Clean water, clean conscience

Community

Scarcity of clean water may not be something too many in Pictou County have to worry about, however, in other countries, it can mean life or death. A local businesswoman and entrepreneur is looking to change the future for those in need of clean water to drink.

Rebecca Battist of Lyons Brook decided that was something she felt she had to take on after watching a documentary in 2015 about water that opened her eyes to the mass scale of the problem.

With open defecation (raw sewage), agricultural chemicals and runoff as well as by-products of production from things like the fashion industry all running into rivers and waterways that people rely on, there are a lot of issues to tackle when it comes to clean water.

After doing research on a number of different filtration system types, and what some of the biggest pollution causes are, Battist decided to start up Aegir and Ran, an environmentally conscious clothing company.

Battist was living in Norway when she came up with the logo for her company, the globe inside a water droplet. The name itself also has meaning behind it.

“In Norse mythology Aegir and Ran are the animating properties of the ocean,” she explained. They are roughly the equivalent to Neptune or Poseidon of Greek and Roman mythology.

Battist is hoping to use her company to help create a change in how we think about water and how things are made.

“That’s why I’ve been trying to figure out ways we can change the industry to reduce and reuse what we have,” she said about the fashion industry. To kick off this change, all of her clothing is Canadian made from bamboo, a highly sustainable and more environmentally friendly crop. All screen printing for her clothing is completed in Truro and embroidery done at Wear Well Garments, all companies that have to follow proper regulations for their water use and water waste, unlike many places overseas.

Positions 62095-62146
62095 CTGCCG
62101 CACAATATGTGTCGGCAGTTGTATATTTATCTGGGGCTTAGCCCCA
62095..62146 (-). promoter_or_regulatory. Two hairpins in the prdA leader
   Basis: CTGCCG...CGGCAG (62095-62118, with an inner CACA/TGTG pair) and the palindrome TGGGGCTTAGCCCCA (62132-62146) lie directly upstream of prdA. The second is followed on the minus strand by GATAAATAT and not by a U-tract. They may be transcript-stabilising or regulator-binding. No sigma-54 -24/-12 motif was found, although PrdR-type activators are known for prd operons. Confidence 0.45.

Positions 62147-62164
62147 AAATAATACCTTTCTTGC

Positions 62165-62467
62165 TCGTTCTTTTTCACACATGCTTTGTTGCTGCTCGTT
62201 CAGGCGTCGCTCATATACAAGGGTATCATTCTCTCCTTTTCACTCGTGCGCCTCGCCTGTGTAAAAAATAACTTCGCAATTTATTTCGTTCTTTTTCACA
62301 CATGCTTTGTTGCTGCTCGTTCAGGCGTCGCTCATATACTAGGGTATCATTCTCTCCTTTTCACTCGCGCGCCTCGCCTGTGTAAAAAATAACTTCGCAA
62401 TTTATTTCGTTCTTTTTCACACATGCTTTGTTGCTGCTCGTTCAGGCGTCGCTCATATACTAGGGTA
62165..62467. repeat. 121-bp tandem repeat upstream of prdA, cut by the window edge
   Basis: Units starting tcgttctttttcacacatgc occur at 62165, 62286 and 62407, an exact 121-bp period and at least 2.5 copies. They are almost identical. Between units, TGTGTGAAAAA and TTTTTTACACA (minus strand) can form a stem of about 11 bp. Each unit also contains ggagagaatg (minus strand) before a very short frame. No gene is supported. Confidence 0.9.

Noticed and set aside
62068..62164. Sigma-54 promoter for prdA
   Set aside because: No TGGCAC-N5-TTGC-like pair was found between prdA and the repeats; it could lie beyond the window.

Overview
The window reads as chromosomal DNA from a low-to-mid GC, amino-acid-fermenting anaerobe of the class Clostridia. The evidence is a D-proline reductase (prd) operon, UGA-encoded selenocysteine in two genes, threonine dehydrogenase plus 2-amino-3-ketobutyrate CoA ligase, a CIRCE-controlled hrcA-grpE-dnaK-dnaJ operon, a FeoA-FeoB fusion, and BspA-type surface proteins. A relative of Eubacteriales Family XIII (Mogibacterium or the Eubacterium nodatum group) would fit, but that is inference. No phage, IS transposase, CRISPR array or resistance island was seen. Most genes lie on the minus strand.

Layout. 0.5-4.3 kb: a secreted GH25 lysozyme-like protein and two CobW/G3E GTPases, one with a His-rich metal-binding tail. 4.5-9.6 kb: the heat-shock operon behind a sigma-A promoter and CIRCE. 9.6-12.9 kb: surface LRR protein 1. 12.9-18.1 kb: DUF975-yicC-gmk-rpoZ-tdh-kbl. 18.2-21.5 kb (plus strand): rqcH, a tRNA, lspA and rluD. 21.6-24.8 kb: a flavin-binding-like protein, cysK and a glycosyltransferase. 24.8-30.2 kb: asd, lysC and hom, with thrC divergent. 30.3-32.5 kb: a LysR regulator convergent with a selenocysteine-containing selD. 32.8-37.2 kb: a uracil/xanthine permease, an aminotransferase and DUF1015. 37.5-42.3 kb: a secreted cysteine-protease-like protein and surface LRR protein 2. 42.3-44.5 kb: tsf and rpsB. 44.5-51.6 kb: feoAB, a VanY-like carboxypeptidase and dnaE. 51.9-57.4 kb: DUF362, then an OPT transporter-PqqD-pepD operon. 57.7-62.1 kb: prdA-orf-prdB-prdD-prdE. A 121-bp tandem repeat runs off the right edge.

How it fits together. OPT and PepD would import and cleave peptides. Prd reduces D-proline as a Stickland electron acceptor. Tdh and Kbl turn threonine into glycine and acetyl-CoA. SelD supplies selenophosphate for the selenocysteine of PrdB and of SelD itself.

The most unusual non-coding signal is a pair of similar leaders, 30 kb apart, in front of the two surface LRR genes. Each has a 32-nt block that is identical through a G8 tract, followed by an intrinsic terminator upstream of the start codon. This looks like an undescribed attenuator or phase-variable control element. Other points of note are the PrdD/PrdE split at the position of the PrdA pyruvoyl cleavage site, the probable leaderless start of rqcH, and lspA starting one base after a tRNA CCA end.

The industry is not something Battist decided to jump into all of a sudden; after earning a degree in fashion design in Montreal, a business degree from the local Nova Scotia Community College and gaining experience from running a successful business by herself for several years, she knows the ins and outs of the industry.

Battist added that when people purchase a piece of Aegir and Ran clothing, some of the money they spend goes toward things like investing in research to clean up polluted water, looking into filtration systems for areas where no clean drinking water is available as well as money going into the Canadian businesses she supports that use sustainable water practices.

So far, Aegir and Ran products can be found at Perfect Diversity in New Glasgow or by contacting Battist on the page’s Facebook and Instagram accounts under the company name.

“My greatest fear is that my children will have to fight a war over water,” said Battist. “It’s about trying to pass on something better to our children instead of leaving our children to clean up our mess after we’ve reaped the benefits.”


Facts about water scarcity:

  • Around 700 million people in 43 countries suffer today from water scarcity. (Global Water Institute, 2013)
  • With the existing climate change scenario, by 2030, water scarcity in some arid and semi-arid places will displace between 24 million and 700 million people.(UNCCD).
  • A third of the world’s biggest groundwater systems are already in distress. (Richey et al., 2015).
  • 3.6 billion people worldwide (nearly half the global population) are already living in potential water-scarce areas at least one month per year and this could increase to 4.8–5.7 billion in 2050 (UNESCO, 2018)
  • Globally, it is likely that over 80 per cent of wastewater is released to the environment without adequate treatment (UNESCO, 2017).
  • 1.8 billion people use a source of drinking water contaminated with feces, putting them at risk of contracting cholera, dysentery, typhoid and polio. (WHO/UNICEF 2015)
  • 842,000 people die every year from diseases caused by unsafe water, inadequate sanitation and hygiene. (WHO 2012)
  • For every $1 invested in water and sanitation, an average of at least $4 is returned in increased productivity. (WHO 2012)
  • It is estimated that fewer than 20 per cent of the world’s drainage basins exhibit nearly pristine water quality. (UNESCO, 2009)
  • Reducing the time it takes to fetch water from 30 to 15 minutes increased girls’ school attendance by 12 per cent, according to a study in Tanzania. (UNICEF)

More water facts can be found at: http://www.unwater.org


Aegir and Ran owner Rebecca Battist shows off one of her beanies for the eco-friendly and water conscious clothing line.

(Brimicombe photo)